POEM: Awe Full Going On

In oblivious camp
The guard threw shoes at us
My pair was too big to fill
More suited to Tariq
Though mine were newer
Tariq’s were old
And bound to be
A little too snug
Seeing more than a pair
In his eyes
More than a trader
As a Spanish Moor
Don quixotically
His feat covered
In such a broad cast
O Don my don
Won
Never entreating
Me mirrorly
For what
I had
My number coming up
Finding myself only
Equal to death
In life
And awe full
That’s going on

WARNING: This commentary contains spoilers — and/or clues.

This 92-word poem is packed with overlapping and intertwined cultural references.  First, the initial inspiration came from an unexpected source, a source to which I stumbled upon, from a momentary image in the graphic novel, Maus, by Art Spiegelman, where he chronicles his parents’ experiences as Holocaust survivors; specifically in a short “Making of Maus” presentation by PBS. A character commented on the shoes he was thrown by a concentration camp guard paying no attention whatsoever to matching the shoe with the man.  This struck me as a surreal brandishing of a perversed proverb, “If the show doesn’t fit, wear it.”

Fast forward to today.  Instead of in a concentration camp, the setting is an “oblivious camp,” a self-parody of the horror of genocide.  Given a recipient named Tariq, the implied guard is an Israeli, a Zionist, maybe even a Jew (this is the author speaking).  The apparent irony of Israeli fascism is further multiplied by shoe throwing as an especially insulting gesture to Arabs.  The guard neither knows nor cares.

The story is told in unnamed first-person.  Those who know me, the author, know that I am not Palestinian.  Those who really know me, know that I am Palestinian — at least if weave ever metaphor.  The narrator has a newer, “better” pair compared to his companion shoe receiver, Tariq.  The “too big to fill” as well as “pair” also refer to a man’s balls, i.e., courage.  The hubris of violent retribution may pass for courage, yet, remain “too big to fill.”  Something of a higher spiritual nature is lacking, preventing fulfillment.  Being puffed up with worldly power also leaves us cramped spiritually.  The “too big to fill” is also a reference to “big shoes to fill,” meaning of a challengingly high moral fulfillment — “More suited to Tariq.”  While Tariq’s shoes (and balls) were old, he was “Bound to be,” to exist freely in his being and be bound in his existence.  To the unschooled, “A little too snug” can appear as cramped, naive, even smug. But, alas, “Seeing more than a pair,” there is more to life than mere possessions, or even worldly courage.  “Seeing more than a pair/In his eyes,” is the meeting of souls, through truly looking into the eyes, the windows of the soul, and seeing one another’s humanity.  “More than a pair” alludes to more than a pair of shoes, more than even a pair of companion souls, including and transcending even the oblivious guard, alluding the an ever-mysterious, even awe full third.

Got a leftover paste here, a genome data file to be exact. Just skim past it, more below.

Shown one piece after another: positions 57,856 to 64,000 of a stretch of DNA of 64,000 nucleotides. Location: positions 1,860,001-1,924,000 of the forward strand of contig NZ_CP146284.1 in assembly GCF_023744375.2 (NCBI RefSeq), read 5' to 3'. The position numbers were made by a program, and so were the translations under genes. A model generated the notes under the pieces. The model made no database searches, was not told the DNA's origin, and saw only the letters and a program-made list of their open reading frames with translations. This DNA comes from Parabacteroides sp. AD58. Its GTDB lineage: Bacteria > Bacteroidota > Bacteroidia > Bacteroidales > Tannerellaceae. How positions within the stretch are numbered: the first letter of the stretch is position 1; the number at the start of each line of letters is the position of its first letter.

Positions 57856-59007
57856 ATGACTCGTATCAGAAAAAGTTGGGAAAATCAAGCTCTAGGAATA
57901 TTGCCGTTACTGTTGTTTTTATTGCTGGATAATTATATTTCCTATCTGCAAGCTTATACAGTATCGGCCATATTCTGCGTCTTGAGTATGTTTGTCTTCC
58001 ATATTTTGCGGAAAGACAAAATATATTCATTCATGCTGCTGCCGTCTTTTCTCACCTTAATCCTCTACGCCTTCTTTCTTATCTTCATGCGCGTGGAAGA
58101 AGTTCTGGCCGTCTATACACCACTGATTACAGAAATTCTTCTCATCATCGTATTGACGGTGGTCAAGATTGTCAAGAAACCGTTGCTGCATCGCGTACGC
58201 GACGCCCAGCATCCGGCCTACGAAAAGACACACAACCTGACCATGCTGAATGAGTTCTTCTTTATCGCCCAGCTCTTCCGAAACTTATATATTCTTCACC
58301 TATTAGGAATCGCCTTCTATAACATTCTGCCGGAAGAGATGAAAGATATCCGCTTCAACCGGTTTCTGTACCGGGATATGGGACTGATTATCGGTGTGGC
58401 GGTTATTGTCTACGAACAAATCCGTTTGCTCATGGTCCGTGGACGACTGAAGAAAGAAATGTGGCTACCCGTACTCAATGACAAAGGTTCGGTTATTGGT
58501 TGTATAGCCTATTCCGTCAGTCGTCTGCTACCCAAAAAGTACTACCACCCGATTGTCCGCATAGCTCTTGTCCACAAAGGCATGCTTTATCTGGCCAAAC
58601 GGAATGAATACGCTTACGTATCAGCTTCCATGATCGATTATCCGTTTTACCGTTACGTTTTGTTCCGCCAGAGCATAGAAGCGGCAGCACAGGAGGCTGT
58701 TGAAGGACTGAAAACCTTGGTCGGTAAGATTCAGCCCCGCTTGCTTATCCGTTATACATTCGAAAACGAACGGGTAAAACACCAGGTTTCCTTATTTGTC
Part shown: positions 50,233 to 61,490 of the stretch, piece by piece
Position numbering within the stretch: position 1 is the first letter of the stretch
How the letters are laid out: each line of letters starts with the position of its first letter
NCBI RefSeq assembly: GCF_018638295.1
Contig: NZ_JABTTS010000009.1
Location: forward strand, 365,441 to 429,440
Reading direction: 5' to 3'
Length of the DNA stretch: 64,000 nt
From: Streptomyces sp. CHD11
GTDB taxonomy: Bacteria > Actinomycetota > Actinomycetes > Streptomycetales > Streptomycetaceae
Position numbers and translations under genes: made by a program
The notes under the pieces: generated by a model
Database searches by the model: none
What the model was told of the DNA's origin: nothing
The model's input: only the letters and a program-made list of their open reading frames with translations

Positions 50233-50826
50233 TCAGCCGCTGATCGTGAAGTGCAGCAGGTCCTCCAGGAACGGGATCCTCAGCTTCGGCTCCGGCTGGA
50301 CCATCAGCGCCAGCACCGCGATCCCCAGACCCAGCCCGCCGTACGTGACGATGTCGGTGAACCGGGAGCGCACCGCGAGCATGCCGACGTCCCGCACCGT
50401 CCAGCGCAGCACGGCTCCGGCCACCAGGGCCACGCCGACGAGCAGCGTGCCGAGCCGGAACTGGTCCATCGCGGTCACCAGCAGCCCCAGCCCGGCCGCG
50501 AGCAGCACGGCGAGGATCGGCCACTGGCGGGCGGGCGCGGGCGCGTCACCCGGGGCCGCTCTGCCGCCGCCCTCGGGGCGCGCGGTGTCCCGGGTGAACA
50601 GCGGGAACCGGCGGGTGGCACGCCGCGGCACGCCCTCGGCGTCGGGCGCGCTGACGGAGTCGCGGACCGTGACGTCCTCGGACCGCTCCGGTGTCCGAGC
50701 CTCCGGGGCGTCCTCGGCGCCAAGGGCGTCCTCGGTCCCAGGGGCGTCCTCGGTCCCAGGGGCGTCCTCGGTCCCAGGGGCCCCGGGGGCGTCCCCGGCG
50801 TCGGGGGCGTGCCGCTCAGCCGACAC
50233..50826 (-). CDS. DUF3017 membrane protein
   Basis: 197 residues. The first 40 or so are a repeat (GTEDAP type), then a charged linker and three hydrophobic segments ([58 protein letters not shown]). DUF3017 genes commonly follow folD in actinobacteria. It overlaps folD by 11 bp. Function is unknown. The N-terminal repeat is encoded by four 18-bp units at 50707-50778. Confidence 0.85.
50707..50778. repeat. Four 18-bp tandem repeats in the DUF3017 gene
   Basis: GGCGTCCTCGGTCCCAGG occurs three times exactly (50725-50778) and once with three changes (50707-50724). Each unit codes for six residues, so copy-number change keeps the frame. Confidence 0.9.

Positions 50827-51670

Ironically, Tariq means conqueror.  And conquering covers a lot a ground (often with blood).  The Spanish Moor reference deepens the “More than a trader” reference, alluding to more than simply trading tit for tat, more than trading by means of outright conquering, and more than a traitor by alternating roles as oppressor and oppressed in life.  The Moors were African (black), Arab, and Muslim.  They occupied “Spain” for 800 years beginning in 711 AD.  Tariq ibn Ziyad was the conquering Moor general.  They brought literacy and “civilization” to Spain.  The ironies emanating from such history into contemporary life exceed perhaps even that of the most famous Jew, Jesus, a Palestinian Jew, now portrayed as a Christian.  Now, the black Arab, Muslim, Spanish Moor reference turns on Spanish culture with Tariq’s Don status, meaning a lord or gentleman, or even mafia boss; plus, there is the allusion to donning another’s shoes as need be even amidst one’s idealism (Don quixotically).  “His feat covered” alludes to accomplishments lost to history, met with the acceptance and certainty of death.  The inevitable turning of fates does not confound the wise man who sees these as the inexorable breathing in and out of history.

Back to the narrator, “In such a broad cast,” the oblivious dropping of the shoe of history upon us engenders the seeking of redemption in the equanimity of Tariq the conqueror now vanquished of earthly victory.  “O Don my don/Won” is a cry to a Don with a capital D from a don with a lowercase d to move beyond simply donning one set of circumstances after another in a perpetually unfulfilling chase for the ultimate tale — or whatever tale won can muster.  Here lies the reference to “don Won” (Don Juan), history’s most notorious tale chaser, ever confident in youth’s distance from death, ever accessible superficialities, and repentance as procrastination’s crowning achievement in the face of a God sow loving.  What good is clinging to victories when death, the great equalizer, stands over us?